I raised my brow, surprised at her suggestive words, but welcoming them all the same. I was confident I had made the correct choice of sister. She was the last one.

“May I kiss you?” I asked, prepared to play her games for a little longer.

The princess pushed a finger onto my lips as I leaned forward. “I do not know your name, or what kingdom you come from.”

“I shall tell you after I have kissed you. I shall answer your questions.”

“I must insist you tell me your name at least. How can I continue to call you the Prince?”

“It is best you call me that.”

The princess shook her head. “You play with me, sir, but I am more than willing to play your games.”

As I laughed at her stubbornness. Ripples lapped at the boat.

“You selected me last. I assume there is a reason.” The princess was insistent.

“A reason?” I replied, “Oh, yes. I always have a reason.”

“And will you tell me?”

“After I have kissed you. My secrets are only to be shared with the one I have chosen.”

The princess smirked as I placed my cloak around my shoulders, preparing for our moment.

“My kiss?” I asked, impatience, knowing I needed to kiss her twelve times, for she was the twelfth soul I would claim tonight.

“You may kiss me,” she said.

Lifting my hand to the back of her neck to hold her in place, I captured her soft lips. Sighing, I pushed my breath into her.

“Question?” I asked, my mouth hovering over hers.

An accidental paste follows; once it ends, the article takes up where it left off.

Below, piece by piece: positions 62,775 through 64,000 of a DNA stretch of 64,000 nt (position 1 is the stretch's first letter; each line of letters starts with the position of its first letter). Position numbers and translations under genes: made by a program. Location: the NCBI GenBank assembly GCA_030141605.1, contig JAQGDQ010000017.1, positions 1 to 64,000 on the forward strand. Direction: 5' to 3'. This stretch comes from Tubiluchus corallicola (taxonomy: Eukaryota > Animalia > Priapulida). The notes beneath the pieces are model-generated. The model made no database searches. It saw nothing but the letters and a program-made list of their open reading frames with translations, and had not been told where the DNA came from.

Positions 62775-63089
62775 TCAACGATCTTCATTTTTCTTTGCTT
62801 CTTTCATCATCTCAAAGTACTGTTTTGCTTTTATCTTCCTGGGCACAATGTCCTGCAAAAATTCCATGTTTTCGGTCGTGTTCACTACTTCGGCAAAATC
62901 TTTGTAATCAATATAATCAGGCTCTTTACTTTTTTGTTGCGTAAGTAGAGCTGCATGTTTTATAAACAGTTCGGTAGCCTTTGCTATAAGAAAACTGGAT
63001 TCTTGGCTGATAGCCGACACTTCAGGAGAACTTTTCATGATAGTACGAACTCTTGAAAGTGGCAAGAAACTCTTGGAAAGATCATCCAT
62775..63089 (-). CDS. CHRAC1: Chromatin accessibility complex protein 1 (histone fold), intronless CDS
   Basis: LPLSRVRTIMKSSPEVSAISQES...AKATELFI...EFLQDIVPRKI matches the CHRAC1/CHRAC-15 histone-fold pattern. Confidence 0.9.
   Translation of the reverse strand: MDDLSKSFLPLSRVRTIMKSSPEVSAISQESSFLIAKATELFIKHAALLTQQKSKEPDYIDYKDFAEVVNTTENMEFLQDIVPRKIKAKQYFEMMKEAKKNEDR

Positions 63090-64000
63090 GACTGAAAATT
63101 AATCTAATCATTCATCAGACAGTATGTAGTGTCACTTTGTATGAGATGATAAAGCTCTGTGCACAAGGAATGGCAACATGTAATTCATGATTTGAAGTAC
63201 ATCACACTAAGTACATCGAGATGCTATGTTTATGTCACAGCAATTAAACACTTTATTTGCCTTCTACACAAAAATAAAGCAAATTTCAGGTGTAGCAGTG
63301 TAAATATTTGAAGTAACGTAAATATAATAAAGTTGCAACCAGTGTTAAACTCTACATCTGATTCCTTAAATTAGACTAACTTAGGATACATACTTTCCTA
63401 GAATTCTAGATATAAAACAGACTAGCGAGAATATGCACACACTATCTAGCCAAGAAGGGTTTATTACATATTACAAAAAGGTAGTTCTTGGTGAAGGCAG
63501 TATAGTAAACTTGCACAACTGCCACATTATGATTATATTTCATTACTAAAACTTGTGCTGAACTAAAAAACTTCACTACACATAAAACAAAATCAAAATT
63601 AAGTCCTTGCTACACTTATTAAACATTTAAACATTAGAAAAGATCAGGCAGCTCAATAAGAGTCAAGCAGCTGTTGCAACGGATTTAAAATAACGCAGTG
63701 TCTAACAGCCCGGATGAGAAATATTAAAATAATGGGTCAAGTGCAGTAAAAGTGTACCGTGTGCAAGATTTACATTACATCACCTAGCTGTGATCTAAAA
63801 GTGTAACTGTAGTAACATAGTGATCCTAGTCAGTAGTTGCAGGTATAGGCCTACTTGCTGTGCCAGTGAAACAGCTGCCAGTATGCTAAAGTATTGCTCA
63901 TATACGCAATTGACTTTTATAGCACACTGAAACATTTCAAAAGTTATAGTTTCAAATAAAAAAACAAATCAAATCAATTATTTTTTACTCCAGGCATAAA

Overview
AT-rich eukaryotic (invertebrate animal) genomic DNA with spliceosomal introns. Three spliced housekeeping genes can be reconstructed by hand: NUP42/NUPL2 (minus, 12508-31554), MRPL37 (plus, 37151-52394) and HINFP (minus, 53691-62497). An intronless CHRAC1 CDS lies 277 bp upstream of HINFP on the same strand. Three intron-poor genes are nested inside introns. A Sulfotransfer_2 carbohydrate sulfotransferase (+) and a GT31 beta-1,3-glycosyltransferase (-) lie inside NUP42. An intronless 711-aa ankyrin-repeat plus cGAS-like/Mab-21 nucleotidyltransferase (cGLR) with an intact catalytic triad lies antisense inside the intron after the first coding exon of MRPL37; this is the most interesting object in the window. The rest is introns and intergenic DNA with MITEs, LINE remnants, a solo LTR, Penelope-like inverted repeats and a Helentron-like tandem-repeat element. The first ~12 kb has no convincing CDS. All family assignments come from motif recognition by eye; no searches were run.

Crashing my lips onto hers again, she would already be feeling the effect of the deathly breaths I passed into her.

“Another question?” I asked. She didn’t respond. I kissed her again, another breath entered her as I held her close to my chest.

“Are you a prince?” she managed to ask.


“Who are you?”

“Two questions, two kisses,” I said, quickly claiming her lips.

The boat suddenly rocked from one side to the other. The souls were impatient. They suspected there was another for them on my boat.

I stood, gripping the oar as I observed the writhing mass of bodies pulling at the boat. The waters of the lake churned with their movements.

“Get away, you mindless souls!” I shouted. “You must wait!”

As fingers appeared over the edge of the boat I struck them with the oar. The following wails and screams filled the air, and the princess in the boat sobbed.

I quickly placed another six kisses on her lips, silencing her tears as I passed my breath into her.

“What’s happening?” she asked. She would be struggling to understand the way her body was feeling. Numbness, fear, and disorientation would be overpowering her as my deathly kisses prepared her for her fate.

“You are joining me,” I told her. “One more kiss, and then we are together.”

Tears fell down her face.

I thought about the eleven princesses before her. They were stolen souls now, damned to a life in a world that greeted them with open arms.

“Twelve kisses for you, as you are the twelfth soul I have taken tonight,” I explained, although I doubted she understood.

Pulling my hood over my head I reached for the princess. Dragging her to her feet I looked directly into her eyes. I saw her fear when she focused on my true self—it was all I needed.

I kissed her, my final kiss as I breathed into her, filling her body with the essence of death. She slumped in my arms, not moving, not breathing.

I told myself I chose this princess for a reason. My reason—I’d had enough. I wouldn’t take any more innocent lives, not even their father.

Without further hesitation, I threw myself into the dark waters taking my princess with me. Hand in hand we sank.

I could never be with her while she was alive. But I would ensure I was with her in death.